I won’t mince words here:
BACKING UP YOUR WORK IS RIDICULOUSLY IMPORTANT.
In reality, there are no excuses for not backing your stuff up. It’s incredibly easy to do, and the pain of losing any amount of work is not worth the laziness.
When I worked on The Last Ginger, I was not good about saving. Last year my old laptop died with the entirety of my novel trapped on it, no recognizable draft in existence elsewhere. That was downright moronic of me.
Luckily I was able to grab the good old hard drive and all was well. But here I am a year later, and I accidentally saved my shiz in some funky format because I AM TECHNOLOGICALLY CHALLENGED. This time I lost a month’s worth of the painstaking, miniscule edits that are a part of the finalization process. (Shoot me in the face plz.)
Lesson learned, finally.
I don’t care how new your device is or how much technological prowess you have. If you value your craft and the words that flow from your fingers, you will protect what you create. Back the stuff up.
Here are ways to back up your files:
On an external hard drive. I have one Frankensteined from my old laptop ( ❤ RIP) that holds a billion everythings. As much as a computer holds.
On a flash drive. These are like two bucks man. They’re easily lost (which is my issue) but also easy to manage and have on you all the time. Get one. Or seven. They’re only two bucks man.
Google Drive or some other cloud-based service. The cloud is free, man. (I always feel like I’m trying too hard when I use the term “the cloud.”) Every single night before you rest your precious little head to rest, upload your stuff to your Google account. Even if you haven’t written that day. Just to stay in the habit.
On another device. I don’t know anything about any devices other than the ones I’ve already talked about!
Now go back up your damn files. Do you have a lost work horror story? Tell me in the comments!
I began reading this book having been told it was like Star Wars meets Lord of the Rings. Even with those impossibly high comparisons, Dune blew my mind.
It’s the story of Paul, a duke’s son, whose family is sent to rule the desert planet of Arrakis. Arrakis has no water, no large civilizations — nothing but sand and spice, everyone’s favorite drug. When the duke is overthrown and replaced by his enemies, Paul hides out in the deep desert with the local Fremen and learns that the arid planet nicknamed Dune has many layers of meaning.
The people of Arrakis worship water, living their daily lives in suits designed to recycle their bodily moisture and rendering down their dead, because “The flesh belongs to the man; the water belongs to the tribe.” They live with a sort of desert mysticism, a science-cum-faith that indicates at a strong and ancient culture.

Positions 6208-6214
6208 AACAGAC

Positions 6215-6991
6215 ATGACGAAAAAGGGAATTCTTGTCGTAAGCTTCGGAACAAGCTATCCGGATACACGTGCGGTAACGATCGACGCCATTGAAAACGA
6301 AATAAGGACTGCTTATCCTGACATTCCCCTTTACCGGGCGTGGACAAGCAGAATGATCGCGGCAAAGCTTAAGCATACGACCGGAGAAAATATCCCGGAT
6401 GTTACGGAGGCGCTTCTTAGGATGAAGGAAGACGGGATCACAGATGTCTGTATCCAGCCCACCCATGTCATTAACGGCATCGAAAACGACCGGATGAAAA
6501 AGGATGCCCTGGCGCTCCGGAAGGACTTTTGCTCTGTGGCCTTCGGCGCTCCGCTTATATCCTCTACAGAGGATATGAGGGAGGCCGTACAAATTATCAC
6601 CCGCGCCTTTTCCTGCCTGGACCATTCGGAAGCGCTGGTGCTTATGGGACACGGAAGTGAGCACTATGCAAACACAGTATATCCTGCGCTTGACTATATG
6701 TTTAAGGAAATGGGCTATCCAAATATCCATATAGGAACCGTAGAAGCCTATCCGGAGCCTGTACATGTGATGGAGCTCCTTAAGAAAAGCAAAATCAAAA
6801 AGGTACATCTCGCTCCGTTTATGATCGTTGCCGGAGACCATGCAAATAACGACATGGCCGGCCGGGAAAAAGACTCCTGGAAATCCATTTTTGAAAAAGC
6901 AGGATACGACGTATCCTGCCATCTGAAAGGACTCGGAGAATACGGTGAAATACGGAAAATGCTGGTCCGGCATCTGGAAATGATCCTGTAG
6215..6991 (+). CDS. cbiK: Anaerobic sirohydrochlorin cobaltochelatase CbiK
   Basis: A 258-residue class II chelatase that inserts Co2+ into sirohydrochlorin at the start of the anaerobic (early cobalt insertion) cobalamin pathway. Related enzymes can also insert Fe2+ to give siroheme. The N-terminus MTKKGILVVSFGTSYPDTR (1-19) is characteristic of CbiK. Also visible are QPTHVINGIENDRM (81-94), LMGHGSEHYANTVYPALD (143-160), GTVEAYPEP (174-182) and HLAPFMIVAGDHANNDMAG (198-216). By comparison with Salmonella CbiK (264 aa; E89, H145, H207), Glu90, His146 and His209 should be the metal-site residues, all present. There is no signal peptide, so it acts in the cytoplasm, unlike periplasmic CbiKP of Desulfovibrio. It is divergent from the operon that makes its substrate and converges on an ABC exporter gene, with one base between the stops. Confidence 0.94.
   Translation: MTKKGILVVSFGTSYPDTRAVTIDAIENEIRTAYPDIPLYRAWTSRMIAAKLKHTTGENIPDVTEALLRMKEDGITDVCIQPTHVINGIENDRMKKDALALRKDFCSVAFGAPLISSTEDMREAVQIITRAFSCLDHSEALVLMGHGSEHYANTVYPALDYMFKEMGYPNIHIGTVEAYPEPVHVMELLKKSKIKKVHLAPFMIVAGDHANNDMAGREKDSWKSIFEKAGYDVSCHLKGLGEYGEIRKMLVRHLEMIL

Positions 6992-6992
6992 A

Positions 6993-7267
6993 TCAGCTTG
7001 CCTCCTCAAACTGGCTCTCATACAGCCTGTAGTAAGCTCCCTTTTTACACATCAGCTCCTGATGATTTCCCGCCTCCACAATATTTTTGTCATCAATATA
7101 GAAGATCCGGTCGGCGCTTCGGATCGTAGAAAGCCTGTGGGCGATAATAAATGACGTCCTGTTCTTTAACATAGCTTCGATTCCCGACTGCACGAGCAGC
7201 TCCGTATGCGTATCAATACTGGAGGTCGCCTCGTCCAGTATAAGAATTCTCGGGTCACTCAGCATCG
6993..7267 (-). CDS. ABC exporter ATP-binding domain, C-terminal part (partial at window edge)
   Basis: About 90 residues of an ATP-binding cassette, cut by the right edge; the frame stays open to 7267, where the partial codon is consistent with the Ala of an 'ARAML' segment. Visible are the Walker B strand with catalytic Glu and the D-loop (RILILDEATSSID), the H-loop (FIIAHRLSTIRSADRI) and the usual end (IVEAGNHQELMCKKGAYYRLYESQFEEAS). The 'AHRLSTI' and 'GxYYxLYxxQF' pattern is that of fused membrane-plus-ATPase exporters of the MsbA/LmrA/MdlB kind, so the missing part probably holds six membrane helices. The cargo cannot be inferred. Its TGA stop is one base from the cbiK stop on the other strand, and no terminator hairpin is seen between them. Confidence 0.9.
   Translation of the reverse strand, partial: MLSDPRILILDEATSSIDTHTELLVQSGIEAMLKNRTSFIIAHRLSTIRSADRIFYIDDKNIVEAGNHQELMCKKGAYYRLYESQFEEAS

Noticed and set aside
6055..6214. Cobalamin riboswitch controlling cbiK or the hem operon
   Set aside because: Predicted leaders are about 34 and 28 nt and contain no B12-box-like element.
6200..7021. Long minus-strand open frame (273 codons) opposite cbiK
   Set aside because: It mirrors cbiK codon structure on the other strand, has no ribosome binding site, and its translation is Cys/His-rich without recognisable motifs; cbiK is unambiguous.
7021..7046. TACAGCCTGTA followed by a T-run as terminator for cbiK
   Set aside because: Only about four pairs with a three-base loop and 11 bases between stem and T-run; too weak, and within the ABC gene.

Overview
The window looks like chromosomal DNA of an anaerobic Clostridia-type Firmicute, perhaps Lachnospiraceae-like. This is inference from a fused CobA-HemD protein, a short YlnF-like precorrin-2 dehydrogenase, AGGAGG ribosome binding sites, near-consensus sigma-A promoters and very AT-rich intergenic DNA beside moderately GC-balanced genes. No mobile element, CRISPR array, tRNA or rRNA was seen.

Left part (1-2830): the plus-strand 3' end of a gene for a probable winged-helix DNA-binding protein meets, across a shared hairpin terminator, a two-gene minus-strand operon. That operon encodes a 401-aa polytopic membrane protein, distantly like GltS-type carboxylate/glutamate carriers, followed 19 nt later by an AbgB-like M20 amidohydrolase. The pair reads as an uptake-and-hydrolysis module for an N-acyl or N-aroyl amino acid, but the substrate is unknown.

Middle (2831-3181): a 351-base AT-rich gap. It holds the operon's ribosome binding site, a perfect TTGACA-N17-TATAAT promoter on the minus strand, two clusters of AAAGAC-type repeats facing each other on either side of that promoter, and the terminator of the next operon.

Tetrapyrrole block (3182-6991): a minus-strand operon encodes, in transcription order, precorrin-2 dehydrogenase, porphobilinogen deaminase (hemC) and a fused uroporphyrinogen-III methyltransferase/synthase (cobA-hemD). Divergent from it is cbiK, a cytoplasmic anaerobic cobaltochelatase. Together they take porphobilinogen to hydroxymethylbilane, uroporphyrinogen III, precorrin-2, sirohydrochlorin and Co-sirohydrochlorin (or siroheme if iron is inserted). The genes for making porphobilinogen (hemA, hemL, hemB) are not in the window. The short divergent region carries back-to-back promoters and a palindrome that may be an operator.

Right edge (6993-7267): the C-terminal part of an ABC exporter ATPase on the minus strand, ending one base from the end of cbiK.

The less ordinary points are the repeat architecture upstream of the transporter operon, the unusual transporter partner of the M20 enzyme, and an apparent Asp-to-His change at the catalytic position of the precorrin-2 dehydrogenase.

Paul himself is involved in a different sort of pseudo-magic. Trained by his mother since birth in the ways of the Bene Gesserit, a sisterhood whose ultimate purpose is mysteriously “to serve," Paul is skilled in extraordinary observation and manipulation. He is destined to be the Muad’Dib, the Lisan al-Gaib, the Kwisatz Haderach. He fulfills prophetic roles in more than one faith and develops the ability to see the future — although chaotically.
This is the basic story, but it’s as intricate as fantasy series powerhouses like A Song of Ice and Fire or Lord of the Rings. There’s so much I didn’t mention: the sandworms, the emperor, the Fremen, and all of the incredibly dynamic and unique characters. Only so much can be conveyed in a blog post.
The book was definitely as confusing as Lord of the Rings, where most of the time you know what’s going on and sometimes you just have to go along with the confusing stuff, and then when you’re almost at the end you realize there’s many appendices you could have been using the whole time. At times I had to reread passages or pages to make sure I understood or to confirm that I didn’t understand their meaning. However, very little of the story itself was lost to me on these little hiccups. And using the glossary definitely helps.
It’s hard to say what this book is like, because it’s unlike any other book I’ve read before. The Star Wars/Lord of the Rings comparison is good because aesthetically it definitely reminded me of Star Wars — the faded, clunky technology and peculiar landscapes and creatures. The story itself is more Lord of the Rings, inasmuch as it narrates the regaining of a lost throne, involves great journeys, and is so saturated in subtle mystics and complex fantasy cultures that the reader is sure the author has written much on the subjects that he hasn’t published.
All in all, read this book. If you like science fiction or fantasy, read this, as it certainly appeals to both categories. A story that will latch itself onto your heart; characters you love and mourn; layers of faith and feeling that will change how you see the world; an adventure unlike any other.
ode to penny
You sleep all day,
you sleep all night.
You sleep right through
the morning light.
You sleep right here;
you sleep over there,
You sleep all day
without a care.
You sleep on purses
And on laptops
You sleep on my
clean pants and tops.
You might try to awake
for a moment or two,
but soon you realize
you’re too sleepy to.
You sleep like a baby,
or rather, like a cat,
and the cat nap will become
a short baby nap.
You sleep on your back
Or tucked in a ball.
To all cats, a good sleep
and a good sleep to all.
first blog post
Please excuse me as I post several things, as I'm moving here from my old blog. Please enjoy this photo of my from when I was twenty, which served as my last author pic.